Friday, November 8, 2013

Mother of the Bride- A Primer

Of all the things that being a mother brings, I think I was least prepared for being the Mother of the Bride. Maybe I thought that day was further off, or I would have more time to get used to the title, but it was definitely a weird hat to be wearing. With barely 6 months from engagement to wedding day, we had little time to process anything, much less a silly title. But, oh, how that silly title messed with me.

I learned a few things over the last 6 months and since I only have one daughter I'll share my knowledge with you. I'm guessing being Mother of the Groom is much, much different.

Share your memories from your own wedding and move on:
Yes, your wedding was beautiful but your daughter wants her own day. Shortly after HG and (Hmmm. He doesn't have a blog name yet. Bear with me.) that guy got engaged we pulled out my wedding album and my wedding planner. I shared details with them, showed them pictures, and poured over 16 year old to-do lists. It was fun to reminisce and they seemed to like the stories. I gave them a few ideas about things but that was that. I told them that if they needed any of the things that we found that they were welcome to them but I let them ask. And they asked again about a few things, but mostly they just indulged me. And that was ok.

This one is tough. Many etiquette rules have gone the way of the typewriter but I'm really (I mean really,) old-fashioned in this area. Luckily HG was fine with most of the 'rules' but there were a few things that we didn't really see eye to eye on. There were things that I let go but there was one in particular that I wasn't budging on. It was my hot-button issue. Admittedly, I may not have handled it very well, but in my eyes it would have been a huge breach of etiquette. Do you have a hot-button issue regarding wedding etiquette? It's fine if you do, and it's fine if you want to make your position known, but chose only one that you won't budge on.) Family peace is way better than following every rule to a T. (I have way more to say about etiquette in another post.)

Wedding planning is not like we remember it. We had thought about our weddings our whole lives and once we were engaged, we bought a few magazines, looked at a few brochures, and came up with something close to the picture in our minds. Nowadays, Pinterest and Google give a bride WAY TOO MANY CHOICES. And most brides have already seen what they want and pinned it, so anything that isn't an exact match won't do. (Lest you think that HG was a Bridezilla, she most certainly was NOT. She just had pictures to back up her vision. And second choices. and third choices. You see where this is going.) This method is fantastic if you have an unlimited budget to pay a wedding planner to do it all. This method needs some work when the bride and the mother of the bride aren't clever OR crafty, nor have an unlimited budget. As the mother this part was maddening. Pinterest and Google in the hands of a bride-to-be can be deadly. I watched HG get really flustered with the choices out there, and because she waited so long to make some of the decisions I got really flustered waiting.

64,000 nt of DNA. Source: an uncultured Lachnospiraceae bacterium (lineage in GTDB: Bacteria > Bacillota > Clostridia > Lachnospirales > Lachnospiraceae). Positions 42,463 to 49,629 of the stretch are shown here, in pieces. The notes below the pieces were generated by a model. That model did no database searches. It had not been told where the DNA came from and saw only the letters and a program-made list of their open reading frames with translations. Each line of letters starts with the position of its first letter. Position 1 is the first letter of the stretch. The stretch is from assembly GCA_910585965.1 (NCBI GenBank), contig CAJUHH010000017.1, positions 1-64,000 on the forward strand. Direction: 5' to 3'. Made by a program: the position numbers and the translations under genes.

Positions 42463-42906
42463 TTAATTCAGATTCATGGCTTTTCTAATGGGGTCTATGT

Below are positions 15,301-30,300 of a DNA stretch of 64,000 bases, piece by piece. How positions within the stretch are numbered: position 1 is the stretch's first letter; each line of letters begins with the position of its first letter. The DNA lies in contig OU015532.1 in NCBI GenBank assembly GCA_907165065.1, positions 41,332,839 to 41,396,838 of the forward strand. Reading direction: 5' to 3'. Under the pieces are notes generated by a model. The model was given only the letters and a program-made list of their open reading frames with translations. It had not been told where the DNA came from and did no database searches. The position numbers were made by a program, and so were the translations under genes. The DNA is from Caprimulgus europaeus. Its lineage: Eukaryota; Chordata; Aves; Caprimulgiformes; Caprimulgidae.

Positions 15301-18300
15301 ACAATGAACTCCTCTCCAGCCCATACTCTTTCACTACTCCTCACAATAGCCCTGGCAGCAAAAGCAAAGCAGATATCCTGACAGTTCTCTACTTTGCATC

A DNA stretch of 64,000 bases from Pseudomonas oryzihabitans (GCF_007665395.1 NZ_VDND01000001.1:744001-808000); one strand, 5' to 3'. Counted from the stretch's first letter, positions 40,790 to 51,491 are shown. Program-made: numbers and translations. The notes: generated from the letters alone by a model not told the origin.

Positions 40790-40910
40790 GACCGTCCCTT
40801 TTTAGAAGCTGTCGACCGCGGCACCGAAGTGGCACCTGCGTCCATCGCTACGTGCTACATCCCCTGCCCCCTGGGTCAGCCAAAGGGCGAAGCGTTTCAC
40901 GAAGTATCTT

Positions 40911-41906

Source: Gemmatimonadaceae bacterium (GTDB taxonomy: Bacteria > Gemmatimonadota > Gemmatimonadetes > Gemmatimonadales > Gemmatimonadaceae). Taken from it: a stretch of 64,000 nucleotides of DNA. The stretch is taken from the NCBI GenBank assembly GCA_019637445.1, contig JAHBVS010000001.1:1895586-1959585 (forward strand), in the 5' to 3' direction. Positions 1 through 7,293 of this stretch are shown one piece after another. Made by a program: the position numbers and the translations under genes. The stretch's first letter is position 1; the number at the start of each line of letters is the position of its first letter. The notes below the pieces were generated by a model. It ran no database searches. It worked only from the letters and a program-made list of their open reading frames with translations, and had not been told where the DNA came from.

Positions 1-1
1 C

Blended families:
This was pretty easy for us. It was a day for HG and Mr. HG to begin their life together, not a day for any old crap to come up. Her mom and I took her dress shopping together. She flew in for the shower. She stayed at my home. Let me reiterate. This was HG's day. Nothing should get in the way of that. Do you still have issues with your ex? (Or your ex's spouse? Or kids? Or, or or.....) Get over it. That has zero to do with throwing your daughter the wedding and reception that she wants and deserves. Put your issues away until after the wedding. You may find that you don't need to pull them back out after all. We personally had no issues with this but I think it's because her mom and I were kind to one another and tried to make sure that the other was comfortable with decisions that would effect the other. It's that simple, really.

The two Mothers of the Bride.

One last thing:
There will most likely be some (many? lots? a few?) things about your daughter's big day that you really don't like. Yes, you can GENTLY state your opinion but remember IT'S NOT YOUR DAY. IT'S HERS. So let her have it. Does it really matter whether the bridesmaid dresses are pumpkin or persimmon? They chose chocolate cake and you're allergic? Whatever. This is the first big thing that this couple will do together and they need to navigate the waters a bit on their own. I tried really hard to do this with HG and #3, and I hope you can do it with your daughter.

Now if we can just come up with a term that doesn't sound quite as old as Mother of the Bride.


Anonymous said...

Loved this post....all of these suggestions are great advice, practical, and helpful. The unselfishness you all showed and way you and HG's mom were so "adult" about the wedding really, really impressed me. You gave HG more than a beautiful wedding, you gave her a lifetime memory of how to care about people that matter and how to act like a grown up. These lessons are truly beautiful, more beautiful that what color the dresses were, what kind of flowers...etc. Thank you for sharing these lessons with your internet friends. Ann W.

Stimey said...

I think this is great, especially the parts about making sure that it is your daughter's day, not yours. It is so easy to get wrapped up in your own baggage so it's good to have a reminder that it's not about you. Love the photo of the two moms! :)